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Caithness broch team tackle hogweed invasion


By David G Scott


A SITE of historic interest in Caithness is now accessible to the public after a volunteer team cleaned it up recently.

The Achvarasdal Broch, sited at the rear of a former care home, had become choked with weeds – some of which can cause serious skin burns if manhandled.

One of the volunteers clearing a path into the broch.
One of the volunteers clearing a path into the broch.

The Caithness Broch Project (CBP) and Caithness Countryside Volunteers (CCV) carried out a community event at the broch on a Sunday morning. A call-out for any other interested parties to get involved was put out on social media and many people turned out in force to get to grips with the invasive hogweed – with strong gloves on their hands and wearing other protective gear.

The site is just off the road between Thurso and Reay and contains the ruins of a broch with well-preserved lower parts of the walls, and traces of the intramural staircase. The internal diameter of a broch is 10 metres and was filled with not only the hogweed but other hardy species of weed.

Kenneth McElroy of CBP said: "This is one of the brochs we are putting interpretive signage up on with our funding won by Your Cash Your Caithness. The broch had been over taken by an invasive species of giant hogweed, making access difficult and potentially dangerous."

Giant hogweed (Heracleum mantegazzianum) contains toxic sap that can cause severe burns. The plant can reach heights of around 20ft with dinner-table-sized leaves. It was once planted in gardens of stately homes and probably spread from the nearby Achvarasdal House when its gardens were cultivated over a century before.

A CCV spokesperson said: "We were aware that when the sap of the hogweed comes into contact with the skin the burns can last for several months, and even once they have died down the skin can remain sensitive to light for many years. We took great care in dealing with it, as you can imagine."

"It's spread through the forest site is an ongoing concern and April is the ideal time of year to sever the roots of the young plants to prevent them getting to flowering age."

Volunteers who felt the barrowing was a bit too heavy were allocated lighter spadework. All who came near the hogweed were required to wear long sleeves, long trousers and gloves.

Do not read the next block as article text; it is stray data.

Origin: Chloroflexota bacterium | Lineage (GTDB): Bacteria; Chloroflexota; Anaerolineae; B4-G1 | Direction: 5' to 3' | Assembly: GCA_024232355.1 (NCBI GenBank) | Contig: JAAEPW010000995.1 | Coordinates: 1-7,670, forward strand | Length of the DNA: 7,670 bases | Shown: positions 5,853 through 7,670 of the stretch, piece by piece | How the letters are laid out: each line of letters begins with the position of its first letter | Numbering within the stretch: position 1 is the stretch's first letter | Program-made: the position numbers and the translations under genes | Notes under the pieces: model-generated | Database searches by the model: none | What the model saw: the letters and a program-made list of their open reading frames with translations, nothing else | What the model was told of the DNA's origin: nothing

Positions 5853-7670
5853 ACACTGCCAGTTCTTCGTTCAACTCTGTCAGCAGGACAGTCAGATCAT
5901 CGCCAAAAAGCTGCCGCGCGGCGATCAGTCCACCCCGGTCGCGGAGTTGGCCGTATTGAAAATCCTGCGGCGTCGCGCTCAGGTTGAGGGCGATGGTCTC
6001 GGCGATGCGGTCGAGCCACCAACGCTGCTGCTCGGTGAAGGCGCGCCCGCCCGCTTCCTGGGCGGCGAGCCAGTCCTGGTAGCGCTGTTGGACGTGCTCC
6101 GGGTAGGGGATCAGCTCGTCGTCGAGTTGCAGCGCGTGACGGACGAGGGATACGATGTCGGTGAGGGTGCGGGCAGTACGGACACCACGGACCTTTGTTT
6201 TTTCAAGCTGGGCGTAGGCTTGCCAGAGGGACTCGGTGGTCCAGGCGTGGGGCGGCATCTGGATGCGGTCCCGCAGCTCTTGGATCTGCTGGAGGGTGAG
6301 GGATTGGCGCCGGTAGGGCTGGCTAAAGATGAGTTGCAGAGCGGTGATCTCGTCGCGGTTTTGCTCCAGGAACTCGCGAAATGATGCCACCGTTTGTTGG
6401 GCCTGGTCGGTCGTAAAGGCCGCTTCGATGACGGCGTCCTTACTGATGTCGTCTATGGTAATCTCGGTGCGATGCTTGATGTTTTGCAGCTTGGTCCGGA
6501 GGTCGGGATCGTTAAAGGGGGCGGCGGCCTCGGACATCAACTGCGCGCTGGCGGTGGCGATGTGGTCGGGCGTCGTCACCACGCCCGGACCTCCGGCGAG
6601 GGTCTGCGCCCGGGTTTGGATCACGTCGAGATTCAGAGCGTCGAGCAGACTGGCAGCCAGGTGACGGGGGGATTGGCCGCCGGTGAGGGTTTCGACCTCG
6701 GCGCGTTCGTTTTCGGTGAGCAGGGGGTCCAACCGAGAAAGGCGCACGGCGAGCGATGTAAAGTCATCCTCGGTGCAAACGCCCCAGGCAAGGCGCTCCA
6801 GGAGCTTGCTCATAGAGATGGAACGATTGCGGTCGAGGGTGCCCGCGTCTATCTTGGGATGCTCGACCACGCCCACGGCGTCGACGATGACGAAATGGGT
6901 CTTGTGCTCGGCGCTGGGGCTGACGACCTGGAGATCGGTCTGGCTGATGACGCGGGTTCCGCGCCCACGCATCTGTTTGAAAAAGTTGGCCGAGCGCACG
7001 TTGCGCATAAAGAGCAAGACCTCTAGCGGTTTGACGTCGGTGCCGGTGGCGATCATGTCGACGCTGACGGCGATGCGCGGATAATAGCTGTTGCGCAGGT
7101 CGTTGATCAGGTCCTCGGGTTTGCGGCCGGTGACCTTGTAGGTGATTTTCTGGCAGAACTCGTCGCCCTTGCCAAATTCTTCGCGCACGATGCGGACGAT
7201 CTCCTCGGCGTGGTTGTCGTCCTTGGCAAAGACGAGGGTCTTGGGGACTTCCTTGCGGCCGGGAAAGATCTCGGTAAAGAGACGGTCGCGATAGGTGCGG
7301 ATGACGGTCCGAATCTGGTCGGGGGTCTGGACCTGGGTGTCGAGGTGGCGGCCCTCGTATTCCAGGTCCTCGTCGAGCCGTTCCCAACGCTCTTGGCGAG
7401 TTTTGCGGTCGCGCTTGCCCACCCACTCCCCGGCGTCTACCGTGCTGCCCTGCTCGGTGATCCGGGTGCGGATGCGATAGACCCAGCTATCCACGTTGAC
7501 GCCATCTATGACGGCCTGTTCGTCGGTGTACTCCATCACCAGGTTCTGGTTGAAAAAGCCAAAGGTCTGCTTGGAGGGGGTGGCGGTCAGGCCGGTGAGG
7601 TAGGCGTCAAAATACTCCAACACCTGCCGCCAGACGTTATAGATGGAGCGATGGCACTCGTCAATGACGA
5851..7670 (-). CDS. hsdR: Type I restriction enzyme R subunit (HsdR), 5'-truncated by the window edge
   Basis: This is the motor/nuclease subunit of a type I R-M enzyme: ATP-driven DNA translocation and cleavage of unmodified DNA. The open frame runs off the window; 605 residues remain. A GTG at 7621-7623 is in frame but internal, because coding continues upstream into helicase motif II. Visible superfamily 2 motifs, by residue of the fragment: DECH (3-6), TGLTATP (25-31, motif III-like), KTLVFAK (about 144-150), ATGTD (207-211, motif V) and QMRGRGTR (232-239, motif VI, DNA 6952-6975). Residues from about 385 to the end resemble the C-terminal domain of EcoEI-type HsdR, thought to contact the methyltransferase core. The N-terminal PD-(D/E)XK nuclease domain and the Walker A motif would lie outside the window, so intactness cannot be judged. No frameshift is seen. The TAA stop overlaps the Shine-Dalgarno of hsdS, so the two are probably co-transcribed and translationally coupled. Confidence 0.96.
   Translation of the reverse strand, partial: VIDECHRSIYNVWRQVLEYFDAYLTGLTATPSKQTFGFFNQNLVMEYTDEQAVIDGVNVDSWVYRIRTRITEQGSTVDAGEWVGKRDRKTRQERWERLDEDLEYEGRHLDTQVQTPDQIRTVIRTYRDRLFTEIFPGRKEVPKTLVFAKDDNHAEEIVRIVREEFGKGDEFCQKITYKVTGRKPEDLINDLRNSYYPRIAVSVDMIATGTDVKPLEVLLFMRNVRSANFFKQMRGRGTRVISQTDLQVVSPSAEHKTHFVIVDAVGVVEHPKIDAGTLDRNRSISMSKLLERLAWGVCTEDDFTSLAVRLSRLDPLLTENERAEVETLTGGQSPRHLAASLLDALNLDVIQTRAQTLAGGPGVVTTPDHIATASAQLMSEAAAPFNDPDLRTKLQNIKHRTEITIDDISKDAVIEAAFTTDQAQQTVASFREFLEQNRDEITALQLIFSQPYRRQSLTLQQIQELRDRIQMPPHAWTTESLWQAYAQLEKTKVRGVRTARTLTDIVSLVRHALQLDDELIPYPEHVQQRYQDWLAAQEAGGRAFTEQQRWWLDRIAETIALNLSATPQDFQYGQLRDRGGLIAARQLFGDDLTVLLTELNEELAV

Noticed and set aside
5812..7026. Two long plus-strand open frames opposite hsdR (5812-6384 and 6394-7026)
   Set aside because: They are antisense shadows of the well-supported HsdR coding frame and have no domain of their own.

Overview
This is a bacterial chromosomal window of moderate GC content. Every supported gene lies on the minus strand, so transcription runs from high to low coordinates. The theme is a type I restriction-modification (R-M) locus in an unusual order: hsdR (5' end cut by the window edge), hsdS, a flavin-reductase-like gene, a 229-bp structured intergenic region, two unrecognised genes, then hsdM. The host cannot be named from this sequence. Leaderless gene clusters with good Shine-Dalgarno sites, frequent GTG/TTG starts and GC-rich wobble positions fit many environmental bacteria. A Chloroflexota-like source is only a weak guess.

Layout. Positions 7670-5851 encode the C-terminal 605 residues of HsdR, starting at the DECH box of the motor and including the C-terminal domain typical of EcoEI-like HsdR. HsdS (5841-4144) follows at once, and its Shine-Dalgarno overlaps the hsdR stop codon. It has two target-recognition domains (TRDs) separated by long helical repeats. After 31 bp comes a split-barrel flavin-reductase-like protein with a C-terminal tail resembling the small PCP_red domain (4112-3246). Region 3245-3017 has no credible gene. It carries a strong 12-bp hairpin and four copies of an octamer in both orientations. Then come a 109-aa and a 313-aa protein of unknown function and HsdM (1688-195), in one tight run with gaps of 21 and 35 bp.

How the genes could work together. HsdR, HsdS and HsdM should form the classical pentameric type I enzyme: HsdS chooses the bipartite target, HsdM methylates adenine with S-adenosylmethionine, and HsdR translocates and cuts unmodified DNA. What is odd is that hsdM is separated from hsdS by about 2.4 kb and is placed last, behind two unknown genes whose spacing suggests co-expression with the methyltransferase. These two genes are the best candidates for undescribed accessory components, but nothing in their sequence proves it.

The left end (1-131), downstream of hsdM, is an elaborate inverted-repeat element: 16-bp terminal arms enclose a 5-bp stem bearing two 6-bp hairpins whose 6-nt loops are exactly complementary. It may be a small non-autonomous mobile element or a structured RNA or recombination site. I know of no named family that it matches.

Broch project director Iain MacLean said: "The plan for the day was to cover the interior with Geotextile and stone chips so the hogweed can't grow. Giant hogweed can be dangerous to touch so we thought it best to tackle the problem to improve public access to the broch.

"It also serves to tidy up the site and make the broch a more presentable place for visitors. We approached Historic Environment Scotland a couple of years ago to get permission and have been fundraising at events to help pay for the project."

Local building contractor GMR Henderson supplied 16 tons of chips which were enthusiastically wheelbarrowed into the broch by the volunteers going back and fore between the broch and the old Achvarasdal care home car park.

Mr MacLean said that the wheelbarrow trips he took were the equivalent of "a five-mile walk".

"Achvarasdal Broch hasn't looked this good in over 1000 years," he added. "Thanks to all those who donated money to help make this happen, including all the visitors to our stand at the science festival in Wick."

The teams ended up laying down three layers of Geotextile and stone chippings on the path into and within the interior of the broch to inhibit weed growth and provide better visitor access.

Mr McElroy said: "Large machinery cannot be used on the structure as it would damage the archaeology, so the chippings had to be barrowed in and spread by hand. Some overhanging branches were removed on the access route, offering volunteers the option of a lighter job to do."

He said CBP would like to thank all those who came along to help out and those who donated money to make the project happen.



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